Thursday, June 25, 2015

Epilogue

The strategic situation in Western Europe in 1815: 250,000 Frenchmen faced a coalition of about 850,000 soldiers on four fronts.
Napoleon was forced to leave 20,000 men in Western France to reduce a royalist insurrection.

Source: The Department of History, United States Military Academy (PD)
As a follow-up to last week's series of posts on the Waterloo campaign, a subject near and dear to my heart (YMMV), I wanted to share a conversation from Facebook between myself and a friend and fellow lover of history, FRaVMotC* David Martin.

The conversation was sparked by another friend whom I shall refer to as "Spill," not his name but his call sign which was bestowed upon him at a small Irish pub in Connecticut by his friends and colleagues when he displayed an amazing lack of ability to hold his drink. Literally, he could not hold his drink. Kept spilling the bloody thing.


But that, as you may have guessed, was a digression. I do that a lot, as do Juvat and, to a far lesser extent, Tuna. It is what we do. From time to time.

Here's the raw text of the exchange on Facebook...

Spill: Question for you and Christopher: Waterloo sealed Napoleons fate and rid Europe of him. However what were geopolitical consequences and legacy of the battle itself?

David: Great question, Jason. And it's one smarter people than I have expounded upon at great length over the years. In an attempt to keep it pithy, I'd say Waterloo set the political trajectory of Europe through (at least) the First World War, and set the table for what would become the British century. 

The vast majority of the old European monarchies remained in power until displaced some 100 years later by the events of the First World War, even in spite of the Revolutionary ideas spread by Napoleon's conquests. The balance of power system that would characterize European international relations for the next century was enshrined at the ensuing Congress of Vienna, and was a clear attempt by its adherents to avoid ever having a Napoleon problem in the future. It succeeded in that, as 1815-1914 was (relatively speaking) one of the more tranquil and prosperous centuries Europe ever experienced. It's no mere coincidence either that the Industrial Revolution was able to come into its own during this relatively peaceful time, in a world largely quite exhausted from some nearly 22-years of warfare largely without respite. It also showed that a well-led international coalition force (in Wellington & Blucher) was capable of defeating an ambitious, and arguably militarily superior foe. It is no coincidence that the two victors of Waterloo---Britain and Prussia---would go on to dominate the next 100 years of European (and in many ways world) affairs.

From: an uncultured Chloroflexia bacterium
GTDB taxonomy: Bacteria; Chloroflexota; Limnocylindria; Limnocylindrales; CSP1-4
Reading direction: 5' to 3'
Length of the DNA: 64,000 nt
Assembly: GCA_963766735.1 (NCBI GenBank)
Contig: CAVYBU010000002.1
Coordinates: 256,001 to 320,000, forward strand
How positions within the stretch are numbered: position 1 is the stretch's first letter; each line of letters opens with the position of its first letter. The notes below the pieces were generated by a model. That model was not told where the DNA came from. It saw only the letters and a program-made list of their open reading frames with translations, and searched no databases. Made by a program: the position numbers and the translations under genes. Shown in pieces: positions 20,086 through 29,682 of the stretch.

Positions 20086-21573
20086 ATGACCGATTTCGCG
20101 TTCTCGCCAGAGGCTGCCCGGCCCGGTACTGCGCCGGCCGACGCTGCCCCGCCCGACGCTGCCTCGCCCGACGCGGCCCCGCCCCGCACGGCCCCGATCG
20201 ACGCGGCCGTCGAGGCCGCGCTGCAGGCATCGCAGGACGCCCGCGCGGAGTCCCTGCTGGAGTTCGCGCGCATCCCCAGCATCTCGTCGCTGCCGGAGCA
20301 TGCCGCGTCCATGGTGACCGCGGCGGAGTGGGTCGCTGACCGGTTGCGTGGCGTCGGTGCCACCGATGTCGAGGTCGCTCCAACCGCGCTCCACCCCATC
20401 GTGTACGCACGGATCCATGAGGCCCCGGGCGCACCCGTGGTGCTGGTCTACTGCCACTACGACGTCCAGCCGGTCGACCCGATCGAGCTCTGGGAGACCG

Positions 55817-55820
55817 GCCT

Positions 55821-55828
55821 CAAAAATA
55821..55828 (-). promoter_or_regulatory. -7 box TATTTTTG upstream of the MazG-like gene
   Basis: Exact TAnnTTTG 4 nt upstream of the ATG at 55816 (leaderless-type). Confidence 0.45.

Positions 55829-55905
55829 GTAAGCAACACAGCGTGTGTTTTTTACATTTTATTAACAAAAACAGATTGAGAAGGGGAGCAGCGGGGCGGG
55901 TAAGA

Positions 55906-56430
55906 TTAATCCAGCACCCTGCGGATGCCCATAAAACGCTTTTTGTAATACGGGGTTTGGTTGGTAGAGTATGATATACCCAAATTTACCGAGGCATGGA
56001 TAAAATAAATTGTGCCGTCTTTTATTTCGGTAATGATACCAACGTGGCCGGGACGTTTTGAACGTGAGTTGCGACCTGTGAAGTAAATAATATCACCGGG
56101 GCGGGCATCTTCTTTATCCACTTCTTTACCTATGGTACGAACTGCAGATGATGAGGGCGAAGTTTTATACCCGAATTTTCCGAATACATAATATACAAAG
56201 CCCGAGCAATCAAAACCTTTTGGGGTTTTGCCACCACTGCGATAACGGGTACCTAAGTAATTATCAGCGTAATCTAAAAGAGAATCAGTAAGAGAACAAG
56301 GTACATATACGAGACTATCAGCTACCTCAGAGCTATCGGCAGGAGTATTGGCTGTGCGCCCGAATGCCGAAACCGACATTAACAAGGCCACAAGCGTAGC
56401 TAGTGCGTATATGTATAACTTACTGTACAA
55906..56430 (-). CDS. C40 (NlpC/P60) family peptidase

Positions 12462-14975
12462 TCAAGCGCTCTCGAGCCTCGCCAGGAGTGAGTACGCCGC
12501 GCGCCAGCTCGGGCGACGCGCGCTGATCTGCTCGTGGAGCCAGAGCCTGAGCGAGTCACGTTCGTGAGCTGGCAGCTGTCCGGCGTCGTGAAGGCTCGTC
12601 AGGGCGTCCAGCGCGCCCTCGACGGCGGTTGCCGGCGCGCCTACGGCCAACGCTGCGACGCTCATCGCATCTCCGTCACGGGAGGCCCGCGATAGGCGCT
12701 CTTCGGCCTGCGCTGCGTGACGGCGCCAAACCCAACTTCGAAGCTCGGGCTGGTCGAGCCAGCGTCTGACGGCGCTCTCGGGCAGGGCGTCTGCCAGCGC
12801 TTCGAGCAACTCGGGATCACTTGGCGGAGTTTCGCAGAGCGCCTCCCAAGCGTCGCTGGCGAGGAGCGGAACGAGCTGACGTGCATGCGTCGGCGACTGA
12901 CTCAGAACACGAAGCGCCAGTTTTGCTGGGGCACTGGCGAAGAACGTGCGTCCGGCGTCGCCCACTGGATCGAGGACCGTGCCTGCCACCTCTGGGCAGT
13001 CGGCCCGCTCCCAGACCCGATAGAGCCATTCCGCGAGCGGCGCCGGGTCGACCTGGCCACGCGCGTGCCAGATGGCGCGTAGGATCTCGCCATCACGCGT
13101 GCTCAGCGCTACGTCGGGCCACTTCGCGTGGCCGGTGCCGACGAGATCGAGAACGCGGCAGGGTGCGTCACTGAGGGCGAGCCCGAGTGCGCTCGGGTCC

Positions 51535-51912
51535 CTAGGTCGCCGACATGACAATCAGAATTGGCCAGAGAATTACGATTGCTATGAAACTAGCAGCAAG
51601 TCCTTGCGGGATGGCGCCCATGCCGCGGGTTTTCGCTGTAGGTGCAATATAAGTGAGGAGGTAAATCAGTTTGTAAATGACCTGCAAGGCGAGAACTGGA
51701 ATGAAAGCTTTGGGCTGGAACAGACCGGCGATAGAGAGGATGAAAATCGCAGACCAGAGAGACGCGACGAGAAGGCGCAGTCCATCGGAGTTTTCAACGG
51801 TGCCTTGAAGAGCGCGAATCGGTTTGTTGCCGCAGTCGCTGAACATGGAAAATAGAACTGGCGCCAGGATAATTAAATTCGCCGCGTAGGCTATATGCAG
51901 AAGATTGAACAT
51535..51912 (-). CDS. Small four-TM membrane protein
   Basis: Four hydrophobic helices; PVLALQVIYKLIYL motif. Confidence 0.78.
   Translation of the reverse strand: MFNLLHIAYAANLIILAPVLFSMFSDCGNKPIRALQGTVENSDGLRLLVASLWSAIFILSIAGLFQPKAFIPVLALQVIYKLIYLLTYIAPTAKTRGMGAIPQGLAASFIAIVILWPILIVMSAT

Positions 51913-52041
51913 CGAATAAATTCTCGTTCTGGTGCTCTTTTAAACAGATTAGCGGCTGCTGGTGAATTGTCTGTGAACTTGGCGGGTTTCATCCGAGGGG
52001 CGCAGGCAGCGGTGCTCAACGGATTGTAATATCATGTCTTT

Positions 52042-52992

That's my take, anyway. Christopher, what say you?
Your Humble Scribe: Spill and David, stay tuned for a future post on this subject. Waterloo was all that, but...

The Emperor's fate was written in Spain, signed for in Russia and sealed at Leipzig. Waterloo was simply a postscript, a last hurrah if you will.

As to Europe being "peaceful" from 1815 to 1914, in relative terms only. Solferino was as bloody as any battle of the First Empire. Sadowa, Sedan and events such as the Greek War of Independence, the French invasion of Spain in 1823 all contributed to the strife. The many wars fought in the period around 1848 where the people attempted to throw off their dynastic rulers were also bloody but presaged the events of 1918, when Empires fell.

The British Empire "survived" WWI but was fatally weakened, she was a shadow of her former glory when the Wehrmacht rolled into Poland in 1939.